Point Blue Conservation Science: Where Are They Now? Featuring 1998 Palo Intern Moe Flannery
By Diana Humple
Where do Palomarin interns go after they complete their internship with us? Our growing numbers of Palomarin alumni often continue on in the fields of conservation science and bird ecology, many becoming influential in their chosen field of study. Still others whose lives have gone in different directions have pursued paths of equal remark and fascination. To celebrate the diversity and successes of our former interns, volunteers, and staff, in the “Where Are They Now?” series we share stories of individual alumni, then and now.
About Point Blue: Our mission is to conserve birds, other wildlife, and ecosystems through science, partnerships, and outreach.
Our Vision: Because of the collaborative climate-smart conservation work we do today, healthy ecosystems will continue to sustain thriving wildlife and human communities well into the future.
Visit Point Blue’s website to learn more.
Late last month, Palomarin alumnus Moe Flannery returned to Bolinas, this time to necropsy an 80-foot dead blue whale that washed up on Agate Beach and caused quite a stir.All Posts
Moe first came to Palomarin as a banding intern in 1998. She later became a staff biologist and the Palomarin Field Station Manager, where she trained and supervised interns and conducted and coordinated other field work in the region. Her time here marked a shift in her career, from a theater lighting technician to a biologist with a passion for applied conservation. At Palomarin, her study of molt (including her first scientific manuscript on Wrentits with co-author Tom Gardali) connected her to the extraordinary specimen collections at the California Academy of Sciences in San Francisco and planted the seed of appreciation for the contributions those collections make to scientists and to conservation. In 2002, she accepted a staff position at Cal Academy, where she remains today and works as collection manager of birds and mammals.
Part of Moe’s job involves examining or necropsying marine mammals (whales, dolphins, seals, sea lions and otters) that die and wash up on Bay Area beaches, including in the Point Reyes area. She and her colleagues try to learn as much as possible from each death, including investigating its cause (think “CSI Marine Mammals” – see link for more info!). It was that part of her job that brought her to Agate Beach on May 27th, along with other researchers from Cal Academy and the Marine Mammal Center in Sausalito (including Point Blue’s Ryan Berger, who participates in some of these necropsy events), to perform a necropsy on the animal.
The same whale brought out hundreds of members of the public, including the spring Palomarin crew, to behold this animal and learn what they could about the death of an individual belonging to the largest species ever to have lived on the Earth’s land or in its oceans. Equally powerful to seeing (and smelling) the whale up close, was learning how the whale died (blunt force trauma consistent with a ship strike; see the Marin Independent Journal article about this). Palo’s own Mark Dettling provided interpretation to the observing public of the play-by-play of what the team was doing and learning during the necropsy, since the area was cordoned off for safety purposes and people could only watch from afar.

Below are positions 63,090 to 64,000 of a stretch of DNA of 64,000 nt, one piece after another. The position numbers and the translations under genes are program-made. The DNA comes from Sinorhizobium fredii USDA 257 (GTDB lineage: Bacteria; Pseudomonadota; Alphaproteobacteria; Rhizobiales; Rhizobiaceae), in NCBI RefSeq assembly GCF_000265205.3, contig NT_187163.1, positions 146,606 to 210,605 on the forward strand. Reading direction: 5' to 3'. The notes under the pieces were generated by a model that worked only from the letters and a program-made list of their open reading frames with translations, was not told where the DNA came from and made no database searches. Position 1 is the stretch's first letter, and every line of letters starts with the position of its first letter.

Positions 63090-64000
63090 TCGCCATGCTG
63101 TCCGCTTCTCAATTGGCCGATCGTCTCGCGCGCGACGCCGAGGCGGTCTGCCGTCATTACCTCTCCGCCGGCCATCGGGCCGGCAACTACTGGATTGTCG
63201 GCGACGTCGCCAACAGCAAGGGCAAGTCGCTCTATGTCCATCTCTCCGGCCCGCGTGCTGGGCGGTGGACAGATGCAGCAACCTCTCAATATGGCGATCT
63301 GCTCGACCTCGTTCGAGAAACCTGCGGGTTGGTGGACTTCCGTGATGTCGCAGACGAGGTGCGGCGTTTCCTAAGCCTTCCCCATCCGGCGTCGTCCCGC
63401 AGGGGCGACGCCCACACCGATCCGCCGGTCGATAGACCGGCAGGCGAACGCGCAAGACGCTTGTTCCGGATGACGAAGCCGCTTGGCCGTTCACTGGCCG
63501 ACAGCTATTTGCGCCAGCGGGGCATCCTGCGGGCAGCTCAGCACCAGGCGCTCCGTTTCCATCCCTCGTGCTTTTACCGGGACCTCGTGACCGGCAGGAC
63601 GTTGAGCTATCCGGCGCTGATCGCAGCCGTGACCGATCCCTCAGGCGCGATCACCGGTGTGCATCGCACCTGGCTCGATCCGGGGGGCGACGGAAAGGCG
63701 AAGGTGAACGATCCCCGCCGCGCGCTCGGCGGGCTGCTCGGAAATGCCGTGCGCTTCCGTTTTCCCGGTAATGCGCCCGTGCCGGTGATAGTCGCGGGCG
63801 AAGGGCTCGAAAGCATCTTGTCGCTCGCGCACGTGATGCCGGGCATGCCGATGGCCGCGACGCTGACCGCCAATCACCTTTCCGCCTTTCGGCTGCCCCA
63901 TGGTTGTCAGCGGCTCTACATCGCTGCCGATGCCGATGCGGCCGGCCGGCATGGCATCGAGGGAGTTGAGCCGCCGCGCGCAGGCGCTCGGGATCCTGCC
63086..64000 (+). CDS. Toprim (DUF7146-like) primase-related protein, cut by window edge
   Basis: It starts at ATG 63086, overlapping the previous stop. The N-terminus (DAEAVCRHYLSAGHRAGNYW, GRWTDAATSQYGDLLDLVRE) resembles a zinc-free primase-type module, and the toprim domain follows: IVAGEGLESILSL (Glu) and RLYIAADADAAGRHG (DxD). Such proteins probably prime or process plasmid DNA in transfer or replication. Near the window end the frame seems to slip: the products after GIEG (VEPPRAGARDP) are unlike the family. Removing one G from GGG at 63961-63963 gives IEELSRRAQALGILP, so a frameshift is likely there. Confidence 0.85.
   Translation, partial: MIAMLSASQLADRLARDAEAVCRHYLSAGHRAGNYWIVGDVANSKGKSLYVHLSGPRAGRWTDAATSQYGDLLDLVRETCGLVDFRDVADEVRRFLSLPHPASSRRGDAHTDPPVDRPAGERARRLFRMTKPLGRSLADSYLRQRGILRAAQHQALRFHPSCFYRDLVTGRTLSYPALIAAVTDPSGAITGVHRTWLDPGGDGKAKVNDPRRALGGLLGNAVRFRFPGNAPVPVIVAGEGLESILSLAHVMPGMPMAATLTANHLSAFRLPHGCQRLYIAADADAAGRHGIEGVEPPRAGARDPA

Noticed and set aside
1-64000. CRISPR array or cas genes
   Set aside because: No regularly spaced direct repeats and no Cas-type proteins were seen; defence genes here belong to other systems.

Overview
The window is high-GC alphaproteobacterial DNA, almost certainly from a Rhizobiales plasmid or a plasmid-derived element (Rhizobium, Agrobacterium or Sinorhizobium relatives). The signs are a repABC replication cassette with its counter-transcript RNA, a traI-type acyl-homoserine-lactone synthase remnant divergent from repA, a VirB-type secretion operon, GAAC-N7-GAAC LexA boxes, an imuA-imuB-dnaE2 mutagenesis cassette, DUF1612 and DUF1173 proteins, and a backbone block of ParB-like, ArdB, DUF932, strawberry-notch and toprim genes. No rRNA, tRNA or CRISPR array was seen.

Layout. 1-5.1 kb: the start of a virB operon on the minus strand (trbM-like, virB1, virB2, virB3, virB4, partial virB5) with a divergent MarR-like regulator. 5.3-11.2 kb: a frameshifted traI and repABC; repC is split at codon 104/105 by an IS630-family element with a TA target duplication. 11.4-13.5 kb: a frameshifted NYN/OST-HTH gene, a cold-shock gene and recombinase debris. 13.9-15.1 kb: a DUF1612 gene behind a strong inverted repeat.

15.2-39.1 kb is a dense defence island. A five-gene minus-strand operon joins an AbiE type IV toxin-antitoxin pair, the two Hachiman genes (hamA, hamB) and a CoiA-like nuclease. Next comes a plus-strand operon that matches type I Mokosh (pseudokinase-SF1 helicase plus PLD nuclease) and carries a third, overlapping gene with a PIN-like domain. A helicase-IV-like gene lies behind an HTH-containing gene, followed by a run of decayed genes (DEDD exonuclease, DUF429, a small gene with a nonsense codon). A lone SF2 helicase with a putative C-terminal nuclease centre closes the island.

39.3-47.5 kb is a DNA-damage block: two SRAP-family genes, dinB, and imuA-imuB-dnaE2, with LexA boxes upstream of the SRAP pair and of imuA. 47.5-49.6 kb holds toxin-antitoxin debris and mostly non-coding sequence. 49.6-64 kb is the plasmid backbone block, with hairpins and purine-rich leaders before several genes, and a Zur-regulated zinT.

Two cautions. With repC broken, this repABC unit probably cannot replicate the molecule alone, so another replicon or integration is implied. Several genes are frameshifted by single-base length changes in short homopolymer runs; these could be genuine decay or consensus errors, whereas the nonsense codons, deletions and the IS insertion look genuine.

Moe maintains a strong connection to Palomarin, and through her work at Cal Academy is still involved in teaching our Palomarin interns as well as many others fortunate enough to be the recipient of her outreach efforts: generously offering her time to host behind-the-scenes tours of the museum, teaching the value of museum collections, showing and displaying specimens that are awe-inspiring to see firsthand (birds of paradise…Galapagos finches…the world’s largest collection of California sea lion skulls!), and inspiring many by sharing what she has learned about mammals, birds, and marine life (and death).
Moe acknowledges the role Palomarin played in allowing her to follow the nontraditional career path she has taken, including the opportunity to switch to the field of biology even though her background was in theater lighting and Chinese language. She says, “I am forever grateful for the opportunity that I was given when I was hired as a winter bander at Palo, a very coveted position. Geoff Geupel and Aaron Holmes [Palo lead staff at the time] took a real risk in bringing on an older (29 year old) intern from a non-traditional background. Working at Palo taught me how to be an accurate scientist and, more importantly, how to share that science with visitors in an engaging way. I would not be where I am today without all the experiences that I had at Palo”. Moe left an indelible mark on the field station during her time here and beyond, and, as is generally the case, Palomarin has also left its mark on her.
–Diana Humple, Palomarin Field Station program leader
Read here for more about conflicts between whales and ships, including Point Blue’s involvement in disentanglement efforts and reducing ship strikes.
The Palomarin Field Station ((Palomarin or “Palo”), located in Point Reyes National Seashore, is open to the public. Consider visiting us! Learn how by visiting our mist-netting demonstrations web page.